Why Quantitative Easing Is the Worst Possible Response to the Crisis…

…except maybe–and that’s a very, very tentative maybe–doing nothing; I’ll get to that later. Tyler Durden:

….what will be far more important to end consumers will be the push higher in food and energy costs. The problem, however, is that for the lowest 20% of Americans, as per the BLS, food and energy purchases represent over 50% of their after-tax income (a number which drops to 10% for the wealthiest twenty percentile). In other words should rampant liquidity end up pushing food and energy prices to double (something that is a distinct possibility currently), Ben Bernanke may have very well sentenced about 60 million Americans to a hungry and very cold winter, let alone having any resources to buy trinkets with the imaginary wealth effect which for over 80% of the US population will never come.


Decades from now, economists–who hopefully aren’t quite the fucking morons they are currently–will look back on this time and wonder why we didn’t create jobs instead. While inflation, as measured by CPI*, is very low, dropping money out of helicopters (ok, quantitative easing) is the worst possible way to create jobs via inflation. Instead of giving money to wealthy bond holders, we could give it to unemployed workers in exchange for working on things we need done–this is typically known as a jobs bill.
This is a complete failure by our elected officials to respond to the most severe economic crisis in seventy years.
Of course, if you don’t really care about the employment deficit, then I guess things aren’t so bad….
*Regarding the Consumer Price Index (CPI), JP Morgan (yes, those motherfuckers) makes this trenchant observation (italics mine):

When the Fed considers the possible consequences of a falling dollar resulting from QE2, it should perhaps focus on food and energy prices as much as on traditionally computed core inflation. First, the food/energy exposures of the lower 2 income quintiles are quite high (see chart). Second, the core CPI has a massive weight to “owner’s equivalent rent”, which suggests that the imputed cost of home occupancy has gone down. Unfortunately, this is not true for families living in homes that are underwater, and cannot move to take advantage of it (unless they choose to default and bear the consequences of doing so). Due to the housing mess, there has perhaps never been a time when traditionally computed core inflation as a way of measuring changes in the cost of things means less than it does right now.

More simply, people gotta eat.

This entry was posted in Economics. Bookmark the permalink.

7 Responses to Why Quantitative Easing Is the Worst Possible Response to the Crisis…

  1. Fred says:

    Why isn’t economics required of all students k-12? We put so much importance in money and spend no energy to try and teach our citizens about how it works.

  2. FrauTech says:

    Decades from now, economists–who hopefully aren’t quite the fucking morons they are currently–will look back on this time and wonder why we didn’t create jobs instead.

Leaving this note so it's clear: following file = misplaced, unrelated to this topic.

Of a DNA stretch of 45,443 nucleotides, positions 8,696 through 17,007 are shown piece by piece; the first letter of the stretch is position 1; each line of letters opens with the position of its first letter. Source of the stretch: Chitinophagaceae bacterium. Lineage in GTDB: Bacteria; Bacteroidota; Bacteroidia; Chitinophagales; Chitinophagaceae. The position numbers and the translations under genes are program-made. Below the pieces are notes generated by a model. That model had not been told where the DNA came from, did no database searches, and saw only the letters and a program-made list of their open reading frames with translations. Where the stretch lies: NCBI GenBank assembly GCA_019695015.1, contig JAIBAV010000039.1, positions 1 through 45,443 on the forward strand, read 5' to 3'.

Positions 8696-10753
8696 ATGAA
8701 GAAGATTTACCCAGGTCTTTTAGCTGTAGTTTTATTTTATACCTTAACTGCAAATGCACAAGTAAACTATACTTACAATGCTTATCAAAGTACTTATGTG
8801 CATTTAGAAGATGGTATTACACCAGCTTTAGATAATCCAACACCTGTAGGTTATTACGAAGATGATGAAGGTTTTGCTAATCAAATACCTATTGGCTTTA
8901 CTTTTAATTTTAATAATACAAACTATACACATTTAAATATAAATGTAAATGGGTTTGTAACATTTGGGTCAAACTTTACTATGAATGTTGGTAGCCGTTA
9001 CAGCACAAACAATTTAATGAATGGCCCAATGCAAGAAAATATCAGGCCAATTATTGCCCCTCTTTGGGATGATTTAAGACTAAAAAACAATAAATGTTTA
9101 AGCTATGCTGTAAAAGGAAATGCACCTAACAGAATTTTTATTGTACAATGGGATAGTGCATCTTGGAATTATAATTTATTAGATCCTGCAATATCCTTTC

I agree, and am tired of the “trickle down” crap, but how do you propose we “create jobs”? Seems like telling a fat person they should “just lose weight”. Everyone says it, but the path to get there is not clear.

  3. Min says:

    FrauTech: “I agree, and am tired of the “trickle down” crap, but how do you propose we “create jobs”? Seems like telling a fat person they should “just lose weight”. Everyone says it, but the path to get there is not clear.”
    It is not like we haven’t done it before. Remember those acronyms from the Great Depression? CCC? WPA? Also, local gov’ts create jobs. Not only directly, but by spending. Let every school afford a music teacher. 🙂

  4. Min says:

    No, the worst possible response would be to elect a do-nothing Congress that actually opposes labor. Oops!

  5. Eric Lund says:

    Why isn’t economics required of all students k-12?
    Because The Powers That Be are afraid (and justifiably so) that the kids would figure out how TPTB are swindling them and their parents: credit cards, payday loans, negatively amortizing mortgages, and a host of other methods. That would interfere with bankster profits, which would be <voice=”Vizzini”>inconceivable</voice>.
    Next question, please.

  6. Juice says:

    These John Birch society anti-semitic conspiracy theories against the Federal Reserve will get you nowhere.

  7. who Cares says:

    Doing nothing might be better if you take into account the international reaction to this second round of quantitative easing.
    Tomorrow a two day G20 summit starts. Guess what none of the other 19 participants are going to like and really want to talk about.
    China and Germany have already made public statements about how much they dislike the dumping of at least another 600 billion into a world already swamped with dollars.
    The Chinese through their sovereign debt rating agency have already done a form of preemptive strike by downgrading US debt.
    And I’ve never read a comment of a German minister as blunt as the one by their finance minister (Wolfgang Schäuble in Der Spiegel) about the fact that he thinks the US is trying to offload it’s financial problems on the rest of the world.

Comments are closed.